The coming year is expected to have more freshmen than usual because McDonogh 35 High School will not be accepting any, noted Kaharick. Further, Orleans Parish School Board officials are predicting increased numbers of incoming 9th graders in the year to come as well — all combining for a critical time for Cohen to be welcoming more students, rather than constraining its enrollment.

“We could handicap ourselves not just for this year, but also the ripple effect of every year for that class,” Kaharick said. “It could have a ripple effect of several million dollars over the course of four years.”

Despite improved School Performance Scores, Cohen has struggled to be a top choice for students when they apply to high school. The retention rate, however, is excellent — less than 5 percent of current freshmen have applied to transfer away, Tebeleff noted.

“When kids get here, they feel that support, and they’re very happy and they stay,” Kaharick said. “I feel if we bring in a freshman class that’s a little larger, we keep some of those kids.”

The facilities committee meeting coincided with the first formal day of work for new College Prep CEO Joel Castro, but he said he had already been involved with meetings with the RSD and researched the issue on his own. Limiting the size of the incoming freshman class — at precisely a time when Cohen needs to grow — would be worse than the construction problems, Castro agreed.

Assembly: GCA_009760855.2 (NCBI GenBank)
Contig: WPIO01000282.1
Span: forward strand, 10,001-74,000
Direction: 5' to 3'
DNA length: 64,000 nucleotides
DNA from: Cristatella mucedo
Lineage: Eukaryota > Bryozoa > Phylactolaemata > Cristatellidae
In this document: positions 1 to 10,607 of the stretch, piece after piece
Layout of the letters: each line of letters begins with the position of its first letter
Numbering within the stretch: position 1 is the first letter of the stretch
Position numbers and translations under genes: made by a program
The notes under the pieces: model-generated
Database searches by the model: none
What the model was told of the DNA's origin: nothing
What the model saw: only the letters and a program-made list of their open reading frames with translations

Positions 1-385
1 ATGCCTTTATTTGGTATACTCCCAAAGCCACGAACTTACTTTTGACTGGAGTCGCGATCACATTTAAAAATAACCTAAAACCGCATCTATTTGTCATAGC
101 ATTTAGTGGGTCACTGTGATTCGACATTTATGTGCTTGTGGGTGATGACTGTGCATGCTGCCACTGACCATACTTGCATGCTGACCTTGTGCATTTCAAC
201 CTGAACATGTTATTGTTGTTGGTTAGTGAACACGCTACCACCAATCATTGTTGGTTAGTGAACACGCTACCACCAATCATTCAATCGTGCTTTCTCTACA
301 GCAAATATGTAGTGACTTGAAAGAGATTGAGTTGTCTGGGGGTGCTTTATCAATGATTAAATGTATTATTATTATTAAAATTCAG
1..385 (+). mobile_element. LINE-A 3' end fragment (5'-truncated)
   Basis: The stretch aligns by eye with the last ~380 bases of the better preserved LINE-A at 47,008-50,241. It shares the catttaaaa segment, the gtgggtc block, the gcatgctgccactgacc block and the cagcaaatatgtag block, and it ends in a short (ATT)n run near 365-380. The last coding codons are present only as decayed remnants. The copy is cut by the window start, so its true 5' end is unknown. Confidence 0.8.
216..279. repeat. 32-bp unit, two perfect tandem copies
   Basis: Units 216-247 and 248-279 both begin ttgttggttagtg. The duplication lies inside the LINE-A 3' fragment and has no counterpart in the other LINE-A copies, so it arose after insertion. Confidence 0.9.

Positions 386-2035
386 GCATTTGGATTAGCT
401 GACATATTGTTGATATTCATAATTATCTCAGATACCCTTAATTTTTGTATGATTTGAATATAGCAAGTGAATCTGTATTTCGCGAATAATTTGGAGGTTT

“I don’t think we can take the risk on enrollment,” Castro said. “If we cede that to anyone, it would be hard to recover from that, both financially and culturally.”

Further, Castro said, managing modular classrooms at a temporary site becomes its own headache for principals and teachers that would distract from education more than the new construction would. On the other hand, the site of the new building being constructed will actually inspire the Cohen community, Castro said.

“When those building walls go up and folks start to see that, the excitement kicks in,” Castro said. “That is a very big attraction for those middle schoolers coming up the pipeline.”

Student safety is the first concern for any administrator, Castro said, but based on his discussion so far, he said he believes that the site and the traffic around it can be mitigated. No one wants to teach school next to a construction site, but administrators must ultimately choose the option that has the fewest long-term detrimental effects, he said.

“I believe these can all be abated where we can stay in the same space,” Castro said.

The Cohen alumni association had initially been concerned about the negative impacts of keeping the current students in place, as well as the additional construction costs, said Jim Raby, the association president and a College Prep board member. After hearing about the longer-term potential impact to Cohen’s enrollment, however, he said he and the association were prepared to yield to the recommendation of the new CEO.

The members of the facilities committee agreed to notify the full board of their belief that staying on campus was the preferred option and — barring any objection — to pass that information on to the Recovery School District as well.

The new building has yet to be designed but will likely be modeled after the Livingston Collegiate Academy building in the lake area. Construction is expected to take three years, with an additional year of demolition of the old Cohen building.

The current Cohen High School building will be demolished after construction is complete on the new building next door, officials say. (Robert Morris, UptownMessenger.com)